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Advice for Congress, the weakest link in cybersecurity

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"We need a public sector ready to make the case that privacy does not come at the expense of security, prosperity, and the open flow of ideas," writes Jane Harman.

The fight between law enforcement and Silicon Valley over encrypted communications – what many called the second coming of the cryptowars – is mostly over. The feds "lost." Encryption advocates have the political and technical edge. Now that the rhetoric can cool, policymakers might realize they were playing a positive-sum game all along.

American secrets, whether they belong to citizens or the CIA, are under unprecedented digital assault. American firms want to do business on an Internet made safe for commerce. More than autocratic states like Russia or technophobic nations in Europe, the US has a stake in making sure that security, privacy, and personal freedom go hand-in-hand online. Rather than work so hard to beat the Valley, the Beltway should join it – and that starts with welcoming digital savvy, including use of encryption, in the halls of government. Because let’s be frank: On cybersecurity, Washington is a weak link.

Policymakers will struggle to be taken seriously in this space as long as their own defenses remain so dramatically bad. The breach of the Office of Personnel Management was more than just an epic counterintelligence failure; it casts a shadow over every conversation on public/private cooperation in cyberspace. Months later, we still get reports revealing the hack was worse than previously disclosed. Just a few weeks ago, OPM admitted that five times as many fingerprints were stolen as originally estimated. Who could have been surprised that when Facebook set up its ThreatExchange platform to swap information on cyber risks, government agencies were left off the invite list?

To repair the public sector’s digital reputation, start by embracing tech tools and talent. And the institution that most desperately needs to up its game is Congress, where the Senate asks for unanimous consent before allowing the use of calculators on the floor.

In September, the American Civil Liberties Union sent a letter to Congress encouraging members and their staff to take action to secure their own communications. It was good advice – not just because encryption protects against espionage, but because Congress needs first-hand experience with the technologies we expect them to help regulate. In a 2013 survey, Federal News Radio asked government workers, “More than ever, Congress is being asked to legislate on issues such as cybersecurity and cloud computing. Do you believe members of Congress have the knowledge/background they need to properly legislate on these issues?” Out of 708 respondents, just seven – 1 percent  – answered "yes."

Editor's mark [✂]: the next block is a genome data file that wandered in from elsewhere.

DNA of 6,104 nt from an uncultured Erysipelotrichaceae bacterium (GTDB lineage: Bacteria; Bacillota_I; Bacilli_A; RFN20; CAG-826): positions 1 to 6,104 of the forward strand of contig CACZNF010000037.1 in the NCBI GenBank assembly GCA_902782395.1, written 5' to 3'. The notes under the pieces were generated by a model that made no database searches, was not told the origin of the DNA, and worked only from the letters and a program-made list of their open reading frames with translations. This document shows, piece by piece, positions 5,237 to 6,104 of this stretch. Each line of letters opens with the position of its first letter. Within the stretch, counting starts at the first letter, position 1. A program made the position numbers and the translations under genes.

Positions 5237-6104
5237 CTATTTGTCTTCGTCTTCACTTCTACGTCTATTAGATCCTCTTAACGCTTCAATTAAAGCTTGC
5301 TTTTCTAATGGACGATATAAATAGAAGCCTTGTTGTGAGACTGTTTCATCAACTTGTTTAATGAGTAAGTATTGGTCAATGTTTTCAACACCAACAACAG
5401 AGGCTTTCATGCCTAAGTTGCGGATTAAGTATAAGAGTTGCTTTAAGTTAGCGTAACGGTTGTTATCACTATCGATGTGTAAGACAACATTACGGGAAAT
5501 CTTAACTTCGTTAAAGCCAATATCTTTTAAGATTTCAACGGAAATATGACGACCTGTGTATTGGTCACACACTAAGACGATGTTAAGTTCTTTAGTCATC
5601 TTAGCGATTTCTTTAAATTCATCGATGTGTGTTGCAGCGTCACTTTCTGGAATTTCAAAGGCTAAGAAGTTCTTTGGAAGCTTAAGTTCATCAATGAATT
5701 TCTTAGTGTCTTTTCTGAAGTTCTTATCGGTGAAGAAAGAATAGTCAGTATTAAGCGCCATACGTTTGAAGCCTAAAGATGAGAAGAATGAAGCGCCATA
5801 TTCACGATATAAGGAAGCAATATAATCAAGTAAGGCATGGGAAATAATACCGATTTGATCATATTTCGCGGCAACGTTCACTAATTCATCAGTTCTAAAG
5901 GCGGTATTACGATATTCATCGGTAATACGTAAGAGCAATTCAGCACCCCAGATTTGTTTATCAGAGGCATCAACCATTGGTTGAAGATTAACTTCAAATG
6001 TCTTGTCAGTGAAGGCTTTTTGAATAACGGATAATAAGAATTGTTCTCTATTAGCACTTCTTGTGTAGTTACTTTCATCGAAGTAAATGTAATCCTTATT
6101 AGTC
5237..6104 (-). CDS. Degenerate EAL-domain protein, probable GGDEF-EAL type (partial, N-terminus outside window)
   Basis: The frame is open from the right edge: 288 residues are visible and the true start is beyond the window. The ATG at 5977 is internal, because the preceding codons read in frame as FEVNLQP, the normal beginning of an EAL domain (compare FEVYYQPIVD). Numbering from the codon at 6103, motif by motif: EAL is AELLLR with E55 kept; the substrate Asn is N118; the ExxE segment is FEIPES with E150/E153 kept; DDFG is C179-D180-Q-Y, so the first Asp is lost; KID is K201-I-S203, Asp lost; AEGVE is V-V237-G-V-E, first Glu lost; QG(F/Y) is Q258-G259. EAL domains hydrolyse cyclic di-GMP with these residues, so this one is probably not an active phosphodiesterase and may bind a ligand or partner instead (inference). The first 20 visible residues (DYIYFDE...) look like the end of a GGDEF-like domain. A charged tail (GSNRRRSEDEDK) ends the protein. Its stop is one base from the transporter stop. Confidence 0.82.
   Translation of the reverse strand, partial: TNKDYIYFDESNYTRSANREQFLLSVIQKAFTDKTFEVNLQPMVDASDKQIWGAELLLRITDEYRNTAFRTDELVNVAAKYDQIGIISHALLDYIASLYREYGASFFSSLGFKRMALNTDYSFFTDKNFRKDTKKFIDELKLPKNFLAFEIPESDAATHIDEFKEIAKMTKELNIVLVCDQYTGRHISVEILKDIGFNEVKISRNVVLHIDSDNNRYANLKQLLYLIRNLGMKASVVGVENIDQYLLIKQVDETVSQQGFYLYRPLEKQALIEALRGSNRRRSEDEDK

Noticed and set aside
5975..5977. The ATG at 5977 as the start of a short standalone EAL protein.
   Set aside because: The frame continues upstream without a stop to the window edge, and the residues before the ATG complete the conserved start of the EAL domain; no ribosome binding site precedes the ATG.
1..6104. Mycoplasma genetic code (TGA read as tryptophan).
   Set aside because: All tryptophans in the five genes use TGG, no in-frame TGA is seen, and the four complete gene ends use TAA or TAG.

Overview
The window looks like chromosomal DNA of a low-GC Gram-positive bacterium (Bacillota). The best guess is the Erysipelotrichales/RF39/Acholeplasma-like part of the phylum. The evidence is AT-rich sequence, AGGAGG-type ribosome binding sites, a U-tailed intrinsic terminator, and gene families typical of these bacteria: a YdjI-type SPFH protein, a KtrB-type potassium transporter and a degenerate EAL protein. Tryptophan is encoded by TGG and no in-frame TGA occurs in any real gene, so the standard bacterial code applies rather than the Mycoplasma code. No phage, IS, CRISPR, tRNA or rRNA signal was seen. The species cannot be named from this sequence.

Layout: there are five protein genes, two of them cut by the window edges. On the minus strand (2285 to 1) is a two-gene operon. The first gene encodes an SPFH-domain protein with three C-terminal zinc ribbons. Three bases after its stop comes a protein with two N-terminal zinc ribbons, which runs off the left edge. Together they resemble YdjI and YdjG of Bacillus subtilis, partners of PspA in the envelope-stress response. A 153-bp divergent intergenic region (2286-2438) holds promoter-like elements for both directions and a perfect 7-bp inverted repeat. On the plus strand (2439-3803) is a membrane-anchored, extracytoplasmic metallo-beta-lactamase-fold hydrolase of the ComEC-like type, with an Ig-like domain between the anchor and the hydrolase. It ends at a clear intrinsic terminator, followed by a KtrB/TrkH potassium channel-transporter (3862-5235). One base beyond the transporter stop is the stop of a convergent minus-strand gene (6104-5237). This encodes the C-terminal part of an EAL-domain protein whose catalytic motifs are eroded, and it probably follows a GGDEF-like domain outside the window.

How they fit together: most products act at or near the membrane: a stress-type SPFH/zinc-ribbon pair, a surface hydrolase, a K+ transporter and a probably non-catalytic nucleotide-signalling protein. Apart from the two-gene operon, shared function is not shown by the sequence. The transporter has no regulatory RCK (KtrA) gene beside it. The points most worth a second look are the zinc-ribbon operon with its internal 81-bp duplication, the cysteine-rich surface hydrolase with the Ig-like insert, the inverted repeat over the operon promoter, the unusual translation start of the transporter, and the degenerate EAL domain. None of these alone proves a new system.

We have to demand better. Otherwise, look forward to a world where some of the most important decisions on our national security, our civil liberties, and our place in the world economy are made by Apple and Snapchat – not by the public’s elected representatives. 

Congress should have three priorities for improvement. First, the Hill needs to enforce best practices for "digital hygiene" ASAP. Walk the walk. In 2015, taking advantage of basic precautions like two-factor authentication and strong passwords should be the entry ticket to any conversation on cybersecurity. Some exposure to the use of encrypted chat, the anonymizing Tor browser, and other tools wouldn’t hurt either. Digital technology is not magic, and taking these utilities for a spin would go a long way toward demystifying them for members.

Second, Congress needs to narrow the digital talent gap with Silicon Valley. Few staff and even fewer members are literate in the issues that make up more and more of their agenda: surveillance, encryption, online radicalization. And while Capitol Hill pay is never going to compete with Facebook’s, lawmakers can do a better job pitching tech talent on the chance to make a civic contribution, through efforts like #Hack4Congress.

Finally, Congress can play a more constructive part in America’s strategic narrative for the Internet. Other countries are lining up behind a balkanized, nationalized vision of the Web. The head of China’s Cyberspace Administration recently pushed US tech firms to sign dangerous guarantees in exchange for access to the Chinese market. France, in a baffling and deeply troubling move, wants Google to implement Europe’s controversial "right to be forgotten" on its platforms worldwide.

The US, home to the world’s most innovative tech firms, is in a unique position to argue for a better model. We need a public sector ready to make the case that privacy does not come at the expense of security, prosperity, and the open flow of ideas. That message depends on the messenger’s credibility, and credibility depends on our capacity. Congress should start building it yesterday.

The opinions expressed here are solely those of the author. 

This article was originally published in The Christian Science Monitor's Passcode feature.

About the Author

 Jane Harman image

Jane Harman

Director, President, and CEO, Wilson Center

Jane Harman, the Director, President, and CEO of the Wilson Center, is an internationally recognized authority on U.S. and global security issues, foreign relations and lawmaking. A native of Los Angeles and a public-school graduate, she went on to become a nine-term member of Congress, serving decades on the major security committees in the House of Representatives. Drawing upon a career that has included service as President Carter’s Secretary of the Cabinet and hundreds of diplomatic missions to foreign countries, Harman holds posts on nearly a dozen governmental and non-governmental advisory boards and commissions.

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